Networks in the brain

In the brain we usually distinguish between two types of networks, functional and structural. Although the network theoretical background can be applied to both of them, the definition of nodes and edges can be different.

Example of a connectome

Viewing the human brain as a network originated at the end of the 19th century with the so called disconnection syndrome, where the connection between parts of the brain were disrupted. However the combination of using neuroimaging, for example with MRI, with network theory is relatively recent. The use of network theory in the human brain increased in particular, once it was discovered that the brain topology shares aspects of small-world and rich-club organisation.

For example, structural brain networks are often defined using the following steps. First, the grey matter is divided into regions of interest (nodes). Using diffusion MRI and tractography, the structural connectivity (edges) are estimated between the individual brain regions. Although the exact techniques used to define nodes and edges might differ, the result is a structural brain network which can be used to investigate developmental aspects and the effects of diseases.


Nodes in a brain graph can be defined on many levels, representing, for example, synapses or entire brain regions. Over the past few decades a variety of definitions of brain regions or parcels were developed based on anatomical landmarks (sulci and gyri) and functional coherence, for example the Automated Anatomical Labeling (AAL) atlas, or using random parcellation methods which define regions based on criteria such as equal region size. Importantly, depending on whom you ask, you might end up with a different definition.

Different node definition

Random parcellation methods are particularly interesting in the developing brain. Developmental processes such as myelination and cortical folding change both the structural and functional aspects of the brain and therefore the definition based on atlases becomes challenging.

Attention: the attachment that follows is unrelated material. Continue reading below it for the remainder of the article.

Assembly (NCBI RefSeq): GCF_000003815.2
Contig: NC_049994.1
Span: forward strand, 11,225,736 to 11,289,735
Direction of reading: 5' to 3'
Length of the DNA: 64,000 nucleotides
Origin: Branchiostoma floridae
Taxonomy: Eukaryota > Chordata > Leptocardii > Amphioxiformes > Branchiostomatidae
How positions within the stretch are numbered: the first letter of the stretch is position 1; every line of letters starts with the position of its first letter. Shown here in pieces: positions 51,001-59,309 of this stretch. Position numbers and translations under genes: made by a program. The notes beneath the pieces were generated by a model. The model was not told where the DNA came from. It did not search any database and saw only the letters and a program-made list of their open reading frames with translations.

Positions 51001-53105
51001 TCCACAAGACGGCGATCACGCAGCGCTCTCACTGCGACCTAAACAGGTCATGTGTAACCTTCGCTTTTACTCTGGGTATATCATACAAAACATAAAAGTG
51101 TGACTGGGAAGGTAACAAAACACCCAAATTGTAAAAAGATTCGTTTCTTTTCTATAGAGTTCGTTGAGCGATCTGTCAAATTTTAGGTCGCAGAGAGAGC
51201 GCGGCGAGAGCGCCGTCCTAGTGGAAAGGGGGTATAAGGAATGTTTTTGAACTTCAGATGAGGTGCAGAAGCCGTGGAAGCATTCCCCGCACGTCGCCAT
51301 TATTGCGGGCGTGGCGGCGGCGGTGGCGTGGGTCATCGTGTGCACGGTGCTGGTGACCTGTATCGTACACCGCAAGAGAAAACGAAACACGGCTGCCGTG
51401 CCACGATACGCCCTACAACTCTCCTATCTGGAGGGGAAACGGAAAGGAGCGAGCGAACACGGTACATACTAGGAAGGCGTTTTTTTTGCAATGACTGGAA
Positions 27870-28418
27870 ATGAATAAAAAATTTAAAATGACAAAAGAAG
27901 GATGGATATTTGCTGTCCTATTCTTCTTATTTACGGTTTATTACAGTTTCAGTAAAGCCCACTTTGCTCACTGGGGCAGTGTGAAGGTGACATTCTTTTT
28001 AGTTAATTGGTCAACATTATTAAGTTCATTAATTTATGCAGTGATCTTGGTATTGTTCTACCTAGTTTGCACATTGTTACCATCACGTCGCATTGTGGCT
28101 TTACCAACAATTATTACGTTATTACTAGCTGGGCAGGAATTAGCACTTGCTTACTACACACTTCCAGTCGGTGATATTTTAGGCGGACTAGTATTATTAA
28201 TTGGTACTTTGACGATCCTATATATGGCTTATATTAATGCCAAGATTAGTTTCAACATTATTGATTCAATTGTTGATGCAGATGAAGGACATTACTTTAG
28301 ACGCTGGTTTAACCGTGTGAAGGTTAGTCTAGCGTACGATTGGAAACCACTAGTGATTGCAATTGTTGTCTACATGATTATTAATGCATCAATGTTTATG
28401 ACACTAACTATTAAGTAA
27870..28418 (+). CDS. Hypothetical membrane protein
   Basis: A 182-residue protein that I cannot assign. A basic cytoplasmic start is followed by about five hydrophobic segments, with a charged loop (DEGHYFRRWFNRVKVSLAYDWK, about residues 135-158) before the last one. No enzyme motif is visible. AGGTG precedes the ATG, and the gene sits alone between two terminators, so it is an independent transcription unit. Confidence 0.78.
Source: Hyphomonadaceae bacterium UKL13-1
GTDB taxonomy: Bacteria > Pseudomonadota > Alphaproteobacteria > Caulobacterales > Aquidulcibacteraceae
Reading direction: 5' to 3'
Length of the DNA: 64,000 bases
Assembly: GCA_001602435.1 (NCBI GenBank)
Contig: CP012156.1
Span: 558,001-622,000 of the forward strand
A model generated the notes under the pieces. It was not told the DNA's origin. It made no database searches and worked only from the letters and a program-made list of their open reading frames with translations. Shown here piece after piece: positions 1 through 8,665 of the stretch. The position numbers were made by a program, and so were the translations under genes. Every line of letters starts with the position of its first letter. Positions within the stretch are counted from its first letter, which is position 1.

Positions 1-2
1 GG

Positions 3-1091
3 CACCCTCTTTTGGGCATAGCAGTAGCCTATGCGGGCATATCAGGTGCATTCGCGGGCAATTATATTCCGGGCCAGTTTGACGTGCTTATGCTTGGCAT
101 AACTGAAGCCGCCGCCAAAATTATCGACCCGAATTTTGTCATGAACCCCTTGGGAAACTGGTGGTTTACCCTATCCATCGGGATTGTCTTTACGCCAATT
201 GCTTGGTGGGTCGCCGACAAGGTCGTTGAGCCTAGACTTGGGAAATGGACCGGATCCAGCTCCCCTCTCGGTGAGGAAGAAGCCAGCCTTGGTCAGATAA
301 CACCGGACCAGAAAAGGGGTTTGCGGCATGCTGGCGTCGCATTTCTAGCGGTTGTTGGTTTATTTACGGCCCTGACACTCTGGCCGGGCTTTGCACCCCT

The most prominent brain atlas was introduced in 1909 by Brodmann, based on the cytoarchitecture, the cellular composition of the brain. Brodmann defined 50 regions on the human brain post-mortem over a set of brain samples. Studies trying to learn the cytoarchitecture of individual parts of the brain are currently being conducted. The efforts, however, are limited by the spatial and temporal resolution of the MRI sequences used.

Another approach defines regions of interest in the brain by using its functional activation pattern measured with fMRI. One atlas which uses this principle is the so called Automated Anatomical Labeling (AAL) introduced by Tzourio-Mazoyer and colleagues in 2002. In their work, they defined 45 regions within each hemisphere, using the underlying sulcation patterns of the brain.

Random Parcellations

In particular during early brain development, when the sulcation patterns are not fully developed, registering the atlas to the changing brain becomes difficult. It has even been indicated that some approaches developed for the adult brain won't work in such populations. This motivates the use of random parcellation schemes which do not rely on the structural patterns of the brain.

Poisson disk sampling

One principles way of generating random parcellations on a 3D volume is based on Poisson disk sampling. It generates regions of approximately equal size, by ensuring that two region centres are not closer than a given threshold. Given any type of volume, Poisson disk sampling first selects a starting centre at random (b). Additional region centres are placed close to the existing region centres, under the condition that they cannot be closer than the threshold (c-f). When there is no space anymore to place an additional region centres, the volume elements are assigned to their closest centre, resulting in a parcellation of the volume (g).

One benefit of random this parcellation scheme lies in the fact that it does not rely on any anatomical landmarks. However, two execution on the same brain might not result in the same number of regions. This is a result of the random nature of the approach and therefore it is important to create many parcellations of the same brain, to avoid biases.

Poisson disk sampling of the brain